Nana i ke Kumu: Muutu Nnjunkai : Look to the Source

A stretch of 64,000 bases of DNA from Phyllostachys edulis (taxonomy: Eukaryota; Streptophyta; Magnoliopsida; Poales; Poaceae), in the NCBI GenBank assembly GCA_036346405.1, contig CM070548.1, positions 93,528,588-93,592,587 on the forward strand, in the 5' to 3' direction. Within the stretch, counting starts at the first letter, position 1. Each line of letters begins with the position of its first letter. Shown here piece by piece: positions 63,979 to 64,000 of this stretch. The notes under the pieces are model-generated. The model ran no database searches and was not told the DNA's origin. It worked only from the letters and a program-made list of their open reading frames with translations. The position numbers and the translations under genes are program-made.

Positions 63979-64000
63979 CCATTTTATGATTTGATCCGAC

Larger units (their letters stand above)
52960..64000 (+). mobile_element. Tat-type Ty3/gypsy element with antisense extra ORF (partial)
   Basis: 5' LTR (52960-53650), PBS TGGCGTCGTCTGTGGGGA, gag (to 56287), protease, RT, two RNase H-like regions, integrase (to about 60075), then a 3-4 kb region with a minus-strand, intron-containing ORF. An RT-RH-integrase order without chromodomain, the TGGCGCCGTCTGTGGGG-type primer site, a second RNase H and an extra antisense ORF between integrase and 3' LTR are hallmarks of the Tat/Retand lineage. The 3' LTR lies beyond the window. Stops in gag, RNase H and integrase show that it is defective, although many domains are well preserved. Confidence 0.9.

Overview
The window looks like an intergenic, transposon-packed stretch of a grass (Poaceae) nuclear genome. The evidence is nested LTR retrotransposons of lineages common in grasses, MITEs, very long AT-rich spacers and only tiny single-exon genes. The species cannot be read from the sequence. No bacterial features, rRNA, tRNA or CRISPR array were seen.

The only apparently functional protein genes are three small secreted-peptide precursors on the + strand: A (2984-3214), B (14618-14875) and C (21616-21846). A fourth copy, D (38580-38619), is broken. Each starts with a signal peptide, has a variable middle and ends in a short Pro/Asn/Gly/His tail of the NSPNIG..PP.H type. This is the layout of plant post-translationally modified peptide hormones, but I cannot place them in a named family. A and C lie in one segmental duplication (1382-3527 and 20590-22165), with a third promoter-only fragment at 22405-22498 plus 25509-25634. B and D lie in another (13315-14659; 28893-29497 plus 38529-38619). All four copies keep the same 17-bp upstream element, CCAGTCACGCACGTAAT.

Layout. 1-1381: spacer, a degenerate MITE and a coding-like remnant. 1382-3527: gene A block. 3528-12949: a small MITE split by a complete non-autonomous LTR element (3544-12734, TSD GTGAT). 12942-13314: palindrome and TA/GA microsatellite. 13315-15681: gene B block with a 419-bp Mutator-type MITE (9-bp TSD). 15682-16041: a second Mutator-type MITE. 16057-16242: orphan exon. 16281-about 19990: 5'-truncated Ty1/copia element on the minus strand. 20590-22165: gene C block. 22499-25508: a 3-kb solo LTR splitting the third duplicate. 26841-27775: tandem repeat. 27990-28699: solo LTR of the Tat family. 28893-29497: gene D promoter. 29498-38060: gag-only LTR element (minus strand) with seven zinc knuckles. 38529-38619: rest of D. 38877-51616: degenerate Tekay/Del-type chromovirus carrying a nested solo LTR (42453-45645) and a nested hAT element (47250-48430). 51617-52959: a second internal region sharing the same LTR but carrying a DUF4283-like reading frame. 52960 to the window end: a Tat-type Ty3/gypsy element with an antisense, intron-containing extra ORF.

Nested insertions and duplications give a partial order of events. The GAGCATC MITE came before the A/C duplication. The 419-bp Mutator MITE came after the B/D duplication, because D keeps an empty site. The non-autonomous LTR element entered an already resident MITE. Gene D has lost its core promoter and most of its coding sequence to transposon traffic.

yonehiga11.jpg Our kupuna, our elders. Now represented by our second generation shimanchu, this group is our source of knowledge, connection, and energy to which we can be empowered to continue our heritage and pass on our culture. Their suffering and hard work shows in their eyes and wrinkles, as if each line representing the years of trial and challenges that were overcome to give the latter generations what we have today. To understand who we are and where we come from starts with a thirst that is quenched by the waters of this source. We can receive the energy of this source if we just sit back and listen.After completing the udui workshop in Maui, we had a chance to spend time and talk with some of Maui’s Okinawan seniors who had attended this workshop. It was very comforting to see so many in attendance, and their smiles and kind words of support after the workshop helped us to understand that they are feeling more at ease knowing that their culture will be passed on in the way they remember. One kupuna in particular, Mrs Yone Higa(89), used to teach Okinawan dance until just within the last decade or so. She remembers a Tengan man from Honolulu who came to teach her on Maui. She is also one of the leaders who passed on the Maui obon dances. “I really enjoy the classical dances. It was so nice to see them again, and to have it explained so the young ones can understand.” Even though her legs keep her from doing things as before, she still gets so moved by the sanshin when the kachashi starts, that her hands begin to move to the music, followed by her body, then she has to stand up and dance. The pure energy of the Okinawan heart is alive in Mrs. Higa. She also has many stories connected to the kimono she has put away in her tansu. Many of the implements and accessories were hand made. “We didn’t have money back then, but we used what we had.” Her excitement at being around younger generations who were interested in what she had tried to pass on in her life, kept her up clear past midnight. To look at her, and the other second generation, we realized again that there’s not much time before this “bridge” to our past is gone. It is this generation that also experienced the plantation, but at the same time, worked even harder after, to make sure the third generation had a better life than them. Even if life did get better though, they still enjoyed their retreat to the music, dance and talk story time about their experiences. They are a huge source of information and treasure. They have gone through more than anything we can these days. It is because of their courage that we can enjoy what we have today. Meeting and talking with the kupuna is like plugging into an outlet. At the same time we receive the things they have to share, we also become more energized and focused to pass on their heritage…our heritage. Mahalo to the Higa family and everyone who helped and supported what little we had to offer this past weekend. The visit to Hale Makua with the elderly there was inspiring. Its just a little of what Ukwanshin’s mission is, and which we would like to continue. Mahalo again to everyone, and remember..”Tusui ya takara” Our elders are our treasure. Look to their source

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